Everything’s better with Bluebonnet on it.

But the Food and Drug Administration announced last week that it will ban trans fat, which is still in assorted margarines (including Bluebonnet), microwave popcorn brands and other tasty treats. The agency proclaimed that the prohibition will save 7,000 lives a year.

Then again, a doctor I consulted Monday doesn’t back the overwrought FDA edict.

OK, he’s not just a doctor.

He’s the junior U.S. senator from Kentucky and an obvious-though-unannounced 2016 presidential candidate.

And during a visit with our editorial board Monday afternoon, Dr. Rand Paul, an ophthalmologist making his political rounds in early primary states (South Carolina, Iowa, New Hampshire), offered this diagnosis when asked about the trans-fat ban:

“It’s just like any other sort of bad behavior. In a free society you let people partake in bad behaviors — smoking, eating too much, not exercising.”

Paul then decried outgoing New York City Mayor Michael Bloomberg’s “Nanny State” efforts to ban large sodas:

“If Bloomberg has his way, he’ll be down here, and basically, you’ll be on the treadmill, and he’ll be whipping you to make sure you stay on the treadmill. I don’t want to live in a world like that. I think most people don’t.”

The good doctor — and senator — even said he smokes an occasional cigar.

He has this healthy prescription for our ailing nation: “Balanced budgets, less taxation, lower regulation.”

Yet could Paul really light up a victory smoke as the 2016 Republican nominee?

And if he does, could he recapture the White House for a party that has lost the popular vote in five of the last six presidential elections?

In his own words

Paul said of the GOP: “We either adapt, evolve or die. Because we need to be a party that’s more diverse, that looks like the rest of America.”

A libertarian of sorts, he cited his opposition to the drug war, which “has disproportionately affected African-Americans,” and his support of school choice and “economic freedom zones” as ways to appeal to black voters.

Now he’s looking for a way to quell a plagiarism scandal. While conceding unintentional “mistakes” on that front, Paul clearly resents the challenge to his integrity: “What’s difficult for me is that the implication of the word (plagiarism) is that I’m dishonest, and that’s unfair.”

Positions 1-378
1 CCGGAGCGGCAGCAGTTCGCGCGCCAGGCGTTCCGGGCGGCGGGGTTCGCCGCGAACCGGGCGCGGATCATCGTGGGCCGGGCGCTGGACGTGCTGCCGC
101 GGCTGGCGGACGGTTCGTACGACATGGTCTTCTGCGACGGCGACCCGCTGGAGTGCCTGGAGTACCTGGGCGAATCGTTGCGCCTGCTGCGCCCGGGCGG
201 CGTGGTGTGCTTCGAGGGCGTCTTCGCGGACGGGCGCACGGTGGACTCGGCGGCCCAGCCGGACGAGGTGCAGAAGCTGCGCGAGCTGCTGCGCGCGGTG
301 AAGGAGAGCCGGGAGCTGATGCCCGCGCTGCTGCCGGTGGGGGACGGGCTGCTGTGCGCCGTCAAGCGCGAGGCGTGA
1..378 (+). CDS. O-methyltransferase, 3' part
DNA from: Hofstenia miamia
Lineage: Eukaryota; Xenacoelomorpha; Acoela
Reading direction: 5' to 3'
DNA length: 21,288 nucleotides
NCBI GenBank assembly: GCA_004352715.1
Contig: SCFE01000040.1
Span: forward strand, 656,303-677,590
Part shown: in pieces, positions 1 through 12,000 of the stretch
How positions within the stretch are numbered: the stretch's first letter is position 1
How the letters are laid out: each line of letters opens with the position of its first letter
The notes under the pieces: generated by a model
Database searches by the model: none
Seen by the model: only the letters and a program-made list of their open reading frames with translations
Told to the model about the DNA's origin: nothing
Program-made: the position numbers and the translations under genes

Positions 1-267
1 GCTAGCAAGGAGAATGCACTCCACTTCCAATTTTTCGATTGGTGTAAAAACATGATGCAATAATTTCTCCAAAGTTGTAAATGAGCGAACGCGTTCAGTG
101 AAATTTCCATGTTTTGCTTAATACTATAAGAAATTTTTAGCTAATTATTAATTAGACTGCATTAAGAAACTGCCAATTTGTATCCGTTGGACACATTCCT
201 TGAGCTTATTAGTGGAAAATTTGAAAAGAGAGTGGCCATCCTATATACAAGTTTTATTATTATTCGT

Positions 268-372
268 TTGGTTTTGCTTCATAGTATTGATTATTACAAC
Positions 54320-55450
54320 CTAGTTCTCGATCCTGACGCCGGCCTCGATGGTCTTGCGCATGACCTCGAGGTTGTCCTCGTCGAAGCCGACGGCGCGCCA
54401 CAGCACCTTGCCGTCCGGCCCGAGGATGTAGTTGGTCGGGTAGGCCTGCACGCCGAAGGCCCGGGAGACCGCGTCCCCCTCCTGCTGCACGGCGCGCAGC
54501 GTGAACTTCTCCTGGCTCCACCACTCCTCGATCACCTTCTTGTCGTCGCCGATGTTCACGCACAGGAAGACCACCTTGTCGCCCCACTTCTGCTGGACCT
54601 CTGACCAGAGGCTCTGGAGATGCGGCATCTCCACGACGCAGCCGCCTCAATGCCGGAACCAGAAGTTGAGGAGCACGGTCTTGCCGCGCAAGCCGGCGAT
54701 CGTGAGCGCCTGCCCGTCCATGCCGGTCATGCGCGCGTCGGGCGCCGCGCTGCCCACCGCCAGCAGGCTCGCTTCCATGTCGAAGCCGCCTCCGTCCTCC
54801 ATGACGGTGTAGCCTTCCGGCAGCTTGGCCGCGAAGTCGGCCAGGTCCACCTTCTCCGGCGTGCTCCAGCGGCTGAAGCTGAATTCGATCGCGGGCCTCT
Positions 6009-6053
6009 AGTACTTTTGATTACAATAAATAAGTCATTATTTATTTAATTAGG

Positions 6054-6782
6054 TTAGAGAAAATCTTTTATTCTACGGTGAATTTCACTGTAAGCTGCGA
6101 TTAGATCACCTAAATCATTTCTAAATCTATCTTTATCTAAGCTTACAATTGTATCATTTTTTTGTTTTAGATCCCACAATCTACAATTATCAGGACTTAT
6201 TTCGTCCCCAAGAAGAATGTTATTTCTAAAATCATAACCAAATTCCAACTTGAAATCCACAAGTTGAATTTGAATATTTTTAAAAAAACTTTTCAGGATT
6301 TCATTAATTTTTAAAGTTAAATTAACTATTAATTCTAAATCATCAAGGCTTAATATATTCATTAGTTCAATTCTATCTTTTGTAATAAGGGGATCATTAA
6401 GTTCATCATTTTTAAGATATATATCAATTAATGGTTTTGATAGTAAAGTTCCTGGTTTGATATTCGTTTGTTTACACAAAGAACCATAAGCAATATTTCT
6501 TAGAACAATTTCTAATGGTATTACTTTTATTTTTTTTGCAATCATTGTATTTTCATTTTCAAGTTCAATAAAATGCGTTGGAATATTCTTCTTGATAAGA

However, Paul’s difficulties didn’t start, and won’t end, with this latest public-relations snag. In 2010, as he ran for his first Senate term as a tea party rebel against the party establishment, he had to repeatedly insist that he would have voted for the landmark 1964 Civil Rights Act.

Why? Because he expressed a reservation about one of the bill’s 10 elements — its requirements on private businesses. How will that play with voters — black and white — if he’s the 2016 nominee?

And can he sufficiently distance himself from his controversial father, ex-U.S. Rep. Ron Paul? Also a physician, the ex-presidential candidate is much further out on the libertarian limb than his senator son.

Rand Paul packs his own strong dose of limited-government philosophy — and advocates a “less aggressive” foreign policy that is more “reluctant to go to war.”

He packed a funny punch Monday at the National Security Agency:

“When you get to where you’re spying on the pope, you might have gone too far.”

Though Paul’s been an ardent foe of Obamacare, he’s also a critic of the GOP House’s futile effort to “defund” it last month: “I wasn’t for the strategy of linking it to the spending bill because I didn’t think shutting the government down was good.”

He doesn’t think being called a crank, liar or worse is good, either.

On Monday’s “Imus in the Morning” radio show, simulcast on television by Fox Business, host Don Imus even called Paul “deadwood ick” — and “creepier than his father.”

Thick skin needed

Rand Paul didn’t seem creepy to me Monday.

He seemed sharp — and mostly right about what’s now wrong with our country.

As for the abuse that comes with rising to national political prominence, especially as a tea party conservative, Paul told us: “There are times when I say to hell with it, I’ll just go back to being a doctor.”

Still, “I don’t like any of it, but I tolerate it, because if you want to try to influence things you’ve got to tolerate the people who hate you and are going to attack you.”

You even have to tolerate the busybodies who ban trans fat.

Frank Wooten is assistant editor of The Post and Courier. His email is wooten@postandcourier.com.